New Somalia

Wherever she walks

that is Mogadishu.

Her ruby-colored veil cascades to her knees.

Her posture is not left to nature’s vices

like these impressionable

sidewalk-tamed and -framed trees.

The crosswalk blushes beneath her feet

for she weaves a red carpet out of its common,

striped concrete and, as she glides past,

cars stand at attention on the street,

giving her all but a military salute.

As she forges ahead, resolute as a general,

the mind conjures the flourish of a trumpet

and a desert wind is felt, carried inexplicably

upon an ocean breeze. Meanwhile,

seagulls on curved lampposts sit still

and the second-story dentist looks on,

mesmerized, at his window sill.

The traffic light gives green cards

but not all take off at once.

Somalia, for one, is still learning the roads

but she is with strength and drive replete.

I do not worry about her, that Somalia,

for, though she comes as a surprise to this town,

this town doesn’t surprise her in the least.

the (snow) globe

an arab who looked up to the west

until she looked it up

got the rundown

got run down

now looking up at stars

a female under males

trying to understand them

trying to get around them

without getting around

an american idolizing

the rising sun

but damning its horizon

a zealot searching for absolutes

in a chain reaction

a civilian hoping her soldier

will not be killed

by friendly fire

his memory steeped, dyed

in cold blood

people building up walls

walls tearing people down

human aliens invading

old stereotypes gracefully aging

actors without stages staging protests

picket lines shouting for an audience

lines of itinerant workers

for hire

and hopes for higher wages

falling to the ground

foreigners working as domestics

brown eyes becoming statistics

children whose existence

is resistance

unsympathetic weather

unnatural disasters

parents beating each other to pieces

trying to stay together

a family dilating and constricting

as the light comes out a rainbow

a human trying to be humane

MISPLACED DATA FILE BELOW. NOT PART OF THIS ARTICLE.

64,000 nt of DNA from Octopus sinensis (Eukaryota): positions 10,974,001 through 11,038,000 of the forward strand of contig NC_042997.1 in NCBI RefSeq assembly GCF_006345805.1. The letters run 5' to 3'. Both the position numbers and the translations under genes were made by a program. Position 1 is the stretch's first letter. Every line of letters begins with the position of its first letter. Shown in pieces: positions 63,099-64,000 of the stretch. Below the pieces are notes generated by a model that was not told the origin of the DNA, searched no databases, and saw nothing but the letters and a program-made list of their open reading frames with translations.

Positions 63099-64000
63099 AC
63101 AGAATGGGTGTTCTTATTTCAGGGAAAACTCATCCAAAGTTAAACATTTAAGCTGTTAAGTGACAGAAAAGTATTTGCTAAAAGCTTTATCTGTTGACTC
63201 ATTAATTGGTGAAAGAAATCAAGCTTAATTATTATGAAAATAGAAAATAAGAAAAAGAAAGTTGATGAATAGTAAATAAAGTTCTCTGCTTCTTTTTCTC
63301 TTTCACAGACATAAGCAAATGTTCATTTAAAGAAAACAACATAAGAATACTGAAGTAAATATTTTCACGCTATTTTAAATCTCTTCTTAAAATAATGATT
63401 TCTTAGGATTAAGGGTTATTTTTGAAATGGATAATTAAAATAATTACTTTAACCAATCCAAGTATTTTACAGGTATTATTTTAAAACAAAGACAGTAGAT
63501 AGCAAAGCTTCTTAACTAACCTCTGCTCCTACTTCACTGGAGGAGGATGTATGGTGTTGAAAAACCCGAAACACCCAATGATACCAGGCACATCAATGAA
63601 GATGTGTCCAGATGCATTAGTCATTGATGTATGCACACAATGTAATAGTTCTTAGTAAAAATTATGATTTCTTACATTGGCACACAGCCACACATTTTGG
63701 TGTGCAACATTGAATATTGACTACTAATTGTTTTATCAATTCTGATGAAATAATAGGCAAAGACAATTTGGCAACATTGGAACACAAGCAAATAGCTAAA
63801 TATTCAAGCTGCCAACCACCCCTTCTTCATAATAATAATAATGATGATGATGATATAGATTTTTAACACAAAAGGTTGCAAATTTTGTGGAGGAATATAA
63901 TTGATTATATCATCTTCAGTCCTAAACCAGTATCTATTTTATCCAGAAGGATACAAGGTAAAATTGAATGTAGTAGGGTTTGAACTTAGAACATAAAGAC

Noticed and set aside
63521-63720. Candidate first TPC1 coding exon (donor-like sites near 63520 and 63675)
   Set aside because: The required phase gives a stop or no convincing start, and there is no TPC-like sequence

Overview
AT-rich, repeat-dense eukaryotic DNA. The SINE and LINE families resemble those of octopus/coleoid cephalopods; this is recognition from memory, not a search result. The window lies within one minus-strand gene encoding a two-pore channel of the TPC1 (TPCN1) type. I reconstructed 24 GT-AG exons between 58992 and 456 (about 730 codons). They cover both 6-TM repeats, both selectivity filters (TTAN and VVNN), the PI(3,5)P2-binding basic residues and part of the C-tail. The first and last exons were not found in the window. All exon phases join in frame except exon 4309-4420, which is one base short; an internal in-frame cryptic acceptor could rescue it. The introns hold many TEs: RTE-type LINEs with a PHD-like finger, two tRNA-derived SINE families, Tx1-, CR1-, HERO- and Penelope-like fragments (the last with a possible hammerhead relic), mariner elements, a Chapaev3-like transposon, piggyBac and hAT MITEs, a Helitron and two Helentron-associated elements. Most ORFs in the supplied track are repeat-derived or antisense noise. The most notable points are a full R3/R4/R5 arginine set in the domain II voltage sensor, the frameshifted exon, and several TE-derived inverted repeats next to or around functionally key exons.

a predator climbing down

the food chain

a storeowner resisting a window sale

a dog chasing after its own tail

an independent girl

still a dependent

a prisoner escaping

to confinement

a misguided man who considers

all but himself lost

another religiously secular

an atheist who wants to believe again

but has forgotten how

a virgin who always chastens herself

but wants to do it now

a millionaire who flies coach

a poor man with a porche

a liberal with a crocodile purse

a mercenary unattractive nurse

innumerable iterations of 0 and 1

wars both peoples lost

ones both countries won

ignoble nobel laureates

a disunited united nations

an inoperative surgeon

leading countless operations

sky rises raising eyebrows

not standards of living

and standards waving

over double-parked cars

over double-doubles

over double standards

i stand sometimes looking

at this small curious world

in a snow globe


in the snow globe

looking out


at the world


I didn’t know what to do, at first,

with their last remains

so I lined them shoulder to shoulder

and ran over the bodies.

If burning a book is sacrilege, then what of human flesh?

If burying is cruel in life, how much more in death?

This way they’ll not repel the eye should they be unearthed.

This way not gods but simple men will trigger their rebirth,

and if a chance puff of dust tempts from you a sneeze,

it’ll be a comfort to know that those weren’t arms and knees.

So bury the urn and burn the blasted coffin.

I want to be the death of a few hundred trees;

I want to be a character in your memories.

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